Taos Town Council Finds its Voice: Super Store Cabal Shut Down!
According to reports, Councilor Cantu moved to deny rezoning for the “secret” Smith’s Super Store Cabal on Thursday, March 17, 2016. Councilor Evans seconded the motion and Councilor Fernandez voted in favor. Only Councilor Hahn, the one-time anti-corporate anti-big box activist, who has flipped and follows the lead of the Bellis-Barrone secret doings, voted against Judi’s motion.
(You might remember how two years ago Councilor Cantu was “abused” by the Cabal and an ignorant and hysterical mob (mostly Angloists). Yet Judi, “steady as she goes” supports Taos and Taosenos as she sees it, regardless of who shows up to hearings.)
We who believe in small town democracy and work toward self-determination are grateful to the three council members. In their first public act of consequence, Councilors Nathaniel Evans and Darien Fernandez have proven themselves equal to the task by restoring “transparency” and abnegating the Cabal’s transparent efforts of “ex parte” backdoor dealing. The two councilors suggested Smith’s should apply on their own to the P&Z Commission and Council (like anybody else).
The public hearing was streamed for five or six hours. The testimony was remarkably factual re: property values, questions about the environmental issues, the potential and unstudied impacts to neighborhoods, traffic conditions, etc. Most importantly, the Town’s executive staff, under the aegis of Mayor Barrone and Councilor Hahn ignored the standard rules and regs of the code. The revelations of the “trust us” approach to this operation confirms much of what we’ve seen or been told about in terms of the Bellis-Barrone amateurish style of government.
(In two years, it may be time for a new mayor and at least one new councilor.)
On Monday, March 14, former Councilor A. Eugene Sanchez and El Prado activist Arsenio Cordova visited with the State Auditor’s office and were told that, despite Barrone and Hahn’s claims, the auditor’s office had no information or communication from the town re: special audits. The auditor does have a copy of the “community corruption” package and the information provided by whistle blower Antonio Martin, whom the Town paid more than $50,000 in hush money re: violations of the procurement code.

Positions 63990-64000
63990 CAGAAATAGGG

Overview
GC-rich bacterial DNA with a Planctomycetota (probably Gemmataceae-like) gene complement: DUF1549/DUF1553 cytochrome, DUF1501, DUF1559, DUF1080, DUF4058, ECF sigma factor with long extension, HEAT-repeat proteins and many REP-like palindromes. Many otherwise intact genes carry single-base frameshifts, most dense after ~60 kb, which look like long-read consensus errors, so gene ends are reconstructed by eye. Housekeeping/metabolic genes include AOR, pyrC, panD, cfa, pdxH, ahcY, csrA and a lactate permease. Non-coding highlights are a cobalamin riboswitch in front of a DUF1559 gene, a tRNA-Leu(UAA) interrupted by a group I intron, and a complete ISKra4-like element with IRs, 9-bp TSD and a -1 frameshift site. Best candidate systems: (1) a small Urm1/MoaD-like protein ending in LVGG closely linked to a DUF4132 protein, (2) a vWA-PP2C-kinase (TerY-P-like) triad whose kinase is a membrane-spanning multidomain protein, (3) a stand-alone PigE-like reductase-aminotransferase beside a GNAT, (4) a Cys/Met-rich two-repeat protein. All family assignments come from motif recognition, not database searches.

The procurement code issues are particularly embarrassing for the Town, due to allegations made against long-time former and current employees and elected officials. The documents in the “community corruption package” sent to the state auditor allege that hundreds of thousands of dollars (millions really) have been wasted on “contracts for cuates” practices and also focuses on the general incompetence. Both Barrone and Hahn have said they are only concerned about current employee behavior.
The Smith’s debacle doesn’t reassure one about the Town’s ability to govern in the planning areas. Below, Taos Friction posts activist Bob Silver’s remarks. Silver has become the go-to activist: first, he worked to save the hospital from itself. Now he’s trying to save the town from itself.
The second post from notes by Bill Burden, copies of which, as I understand it, were given to the Town Council, lists a number of areas where the town manager, attorney, and planning director went awry. Burden, like others, participated in the battle against Big Steve Rose and the “Singing Plumber’s” “Autumn Acres/Valverde Commons development. The project violated the vega, slammed the acequia culture, ignored the traffic rules and focused attention on the corrupt practices of local government. Valverde Commons “benefitted” from “back-door” commitments as did Cody West, who built Stations West behind La Bell Cleaners, which project killed the Spring Ditch. Both projects waived P&Z ordinances, various rules and regs, etc. thanks to the Town of Taos.
The Silver and Burden remarks below represent only two of some fifty or sixty citizens who came to the defense of democracy and the neighborhood.
From the Desk of Bob Silver
Taos Town Council Citizen Forum
March 17, 2016
Mr. Mayor, members of the Town Council, my name is Bob Silver. I’m a member of the Rio Fernando Neighborhood Association. I live along Los Pandos Road, very close to the property proposed for rezoning. This planned rezoning raises deeply worrisome concerns for our neighborhood’s health and safety. Los Pandos Road is a narrow, winding street with several blind curves and no continuous sidewalk. With a speed limit and a single stop sign, both routinely ignored, it is already extremely difficult and dangerous for pedestrians. We, elderly, take our lives in our hands merely crossing this street. Increased traffic through our neighborhood would expose us to even greater danger or confine us to our homes. To adequately address this one concern among many others requires a thoughtful, methodical process. Full and meaningful participation by the public must be at the heart of it. We have not had that sort of process!